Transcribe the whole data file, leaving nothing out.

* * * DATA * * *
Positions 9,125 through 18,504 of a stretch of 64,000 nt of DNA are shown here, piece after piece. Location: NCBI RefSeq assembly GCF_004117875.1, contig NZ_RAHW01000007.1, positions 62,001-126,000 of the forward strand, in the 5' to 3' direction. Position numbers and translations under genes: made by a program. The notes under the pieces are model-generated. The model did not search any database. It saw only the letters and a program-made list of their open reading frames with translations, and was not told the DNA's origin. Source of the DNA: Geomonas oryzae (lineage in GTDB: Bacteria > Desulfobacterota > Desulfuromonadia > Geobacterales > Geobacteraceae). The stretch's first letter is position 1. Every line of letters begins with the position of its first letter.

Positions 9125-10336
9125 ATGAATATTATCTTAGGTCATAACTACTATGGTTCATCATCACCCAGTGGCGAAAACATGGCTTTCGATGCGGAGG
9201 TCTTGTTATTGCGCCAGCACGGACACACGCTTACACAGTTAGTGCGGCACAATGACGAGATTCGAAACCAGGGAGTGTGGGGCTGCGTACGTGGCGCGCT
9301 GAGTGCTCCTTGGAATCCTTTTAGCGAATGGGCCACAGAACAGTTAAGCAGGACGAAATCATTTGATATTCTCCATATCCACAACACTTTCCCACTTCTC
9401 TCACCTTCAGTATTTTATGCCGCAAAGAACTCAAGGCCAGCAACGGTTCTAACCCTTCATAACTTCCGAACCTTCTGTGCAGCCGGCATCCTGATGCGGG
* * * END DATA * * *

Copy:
Positions 9,125 through 18,504 of a stretch of 64,000 nt of DNA are shown here, piece after piece. Location: NCBI RefSeq assembly GCF_004117875.1, contig NZ_RAHW01000007.1, positions 62,001-126,000 of the forward strand, in the 5' to 3' direction. Position numbers and translations under genes: made by a program. The notes under the pieces are model-generated. The model did not search any database. It saw only the letters and a program-made list of their open reading frames with translations, and was not told the DNA's origin. Source of the DNA: Geomonas oryzae (lineage in GTDB: Bacteria > Desulfobacterota > Desulfuromonadia > Geobacterales > Geobacteraceae). The stretch's first letter is position 1. Every line of letters begins with the position of its first letter.

Positions 9125-10336
9125 ATGAATATTATCTTAGGTCATAACTACTATGGTTCATCATCACCCAGTGGCGAAAACATGGCTTTCGATGCGGAGG
9201 TCTTGTTATTGCGCCAGCACGGACACACGCTTACACAGTTAGTGCGGCACAATGACGAGATTCGAAACCAGGGAGTGTGGGGCTGCGTACGTGGCGCGCT
9301 GAGTGCTCCTTGGAATCCTTTTAGCGAATGGGCCACAGAACAGTTAAGCAGGACGAAATCATTTGATATTCTCCATATCCACAACACTTTCCCACTTCTC
9401 TCACCTTCAGTATTTTATGCCGCAAAGAACTCAAGGCCAGCAACGGTTCTAACCCTTCATAACTTCCGAACCTTCTGTGCAGCCGGCATCCTGATGCGGG